How to fight hearing loss and depression
Hearing loss affects 13% of Americans and has been linked to depression. Here’s how to combat both issues.
In 2019, 13% of U.S. adults ages 18 and older had some difficulty hearing, even when using a hearing aid, according to the Centers for Disease Control and Prevention. And hearing loss doesn’t just affect quality of life — recent research links it with depression.
Although prevalence estimates vary, as many as 1 in 5 older adults with hearing loss experiences clinical depression symptoms, with more persistent depressive symptoms increasing in people with greater hearing loss.
Hearing loss is associated with a range of other mental health issues in older adults, including anxiety and suicidal thoughts. It also may signal poorer cognitive functioning.
Whether these comorbidities — or conditions that coincide — affect patients young or old, treatment is the key to alleviating symptoms and increasing quality of life.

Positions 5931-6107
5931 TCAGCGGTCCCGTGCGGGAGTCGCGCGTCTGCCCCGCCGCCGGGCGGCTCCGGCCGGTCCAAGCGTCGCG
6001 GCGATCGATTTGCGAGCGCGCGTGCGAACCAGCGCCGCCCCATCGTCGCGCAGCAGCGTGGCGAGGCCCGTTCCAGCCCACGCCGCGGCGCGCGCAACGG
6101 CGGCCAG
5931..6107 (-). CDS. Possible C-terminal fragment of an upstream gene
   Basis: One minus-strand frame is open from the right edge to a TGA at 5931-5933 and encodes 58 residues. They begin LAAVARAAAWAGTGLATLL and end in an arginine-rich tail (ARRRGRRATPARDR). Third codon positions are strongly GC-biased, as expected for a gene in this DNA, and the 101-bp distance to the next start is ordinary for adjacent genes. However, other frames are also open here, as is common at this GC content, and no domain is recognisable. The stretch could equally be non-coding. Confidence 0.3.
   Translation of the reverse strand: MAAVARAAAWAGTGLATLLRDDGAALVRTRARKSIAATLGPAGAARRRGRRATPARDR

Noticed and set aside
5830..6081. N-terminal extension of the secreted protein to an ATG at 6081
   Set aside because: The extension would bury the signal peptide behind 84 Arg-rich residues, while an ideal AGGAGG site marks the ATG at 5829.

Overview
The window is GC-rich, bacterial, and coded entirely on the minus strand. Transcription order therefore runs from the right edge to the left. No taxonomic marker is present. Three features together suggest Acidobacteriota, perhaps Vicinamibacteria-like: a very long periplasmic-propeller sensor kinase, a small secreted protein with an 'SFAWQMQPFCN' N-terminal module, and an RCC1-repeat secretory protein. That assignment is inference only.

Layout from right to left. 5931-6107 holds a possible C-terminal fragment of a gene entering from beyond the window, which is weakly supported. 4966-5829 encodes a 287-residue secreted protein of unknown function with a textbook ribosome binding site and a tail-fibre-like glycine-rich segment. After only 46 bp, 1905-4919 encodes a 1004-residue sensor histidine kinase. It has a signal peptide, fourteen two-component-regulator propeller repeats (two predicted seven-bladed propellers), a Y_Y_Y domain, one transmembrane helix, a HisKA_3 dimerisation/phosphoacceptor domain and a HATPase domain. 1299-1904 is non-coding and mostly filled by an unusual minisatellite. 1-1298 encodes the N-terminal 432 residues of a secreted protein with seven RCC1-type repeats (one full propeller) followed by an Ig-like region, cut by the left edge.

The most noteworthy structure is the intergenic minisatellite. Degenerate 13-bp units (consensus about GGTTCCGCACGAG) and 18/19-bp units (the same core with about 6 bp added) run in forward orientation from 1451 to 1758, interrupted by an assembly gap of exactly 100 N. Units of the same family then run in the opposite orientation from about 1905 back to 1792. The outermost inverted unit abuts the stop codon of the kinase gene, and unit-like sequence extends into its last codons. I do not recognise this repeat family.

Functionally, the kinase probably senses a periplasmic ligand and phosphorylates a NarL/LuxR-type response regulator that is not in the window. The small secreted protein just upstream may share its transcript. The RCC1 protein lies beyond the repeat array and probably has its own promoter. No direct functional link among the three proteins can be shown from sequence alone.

Steps to treat hearing loss
As with any illness, it’s important to seek treatment for hearing loss as part of an overall health strategy.
At Signia, we recommend doing the following things to combat hearing loss and avoid other health problems:
- Get an annual hearing exam from a hearing care professional.
- If you have hearing loss, get a hearing care provider to prescribe and fit you with hearing aids based on your level of hearing loss and individual needs.
- When communicating with health professionals or loved ones, make sure they face you whenever possible, so you can read his or her lips and pick up on visual cues.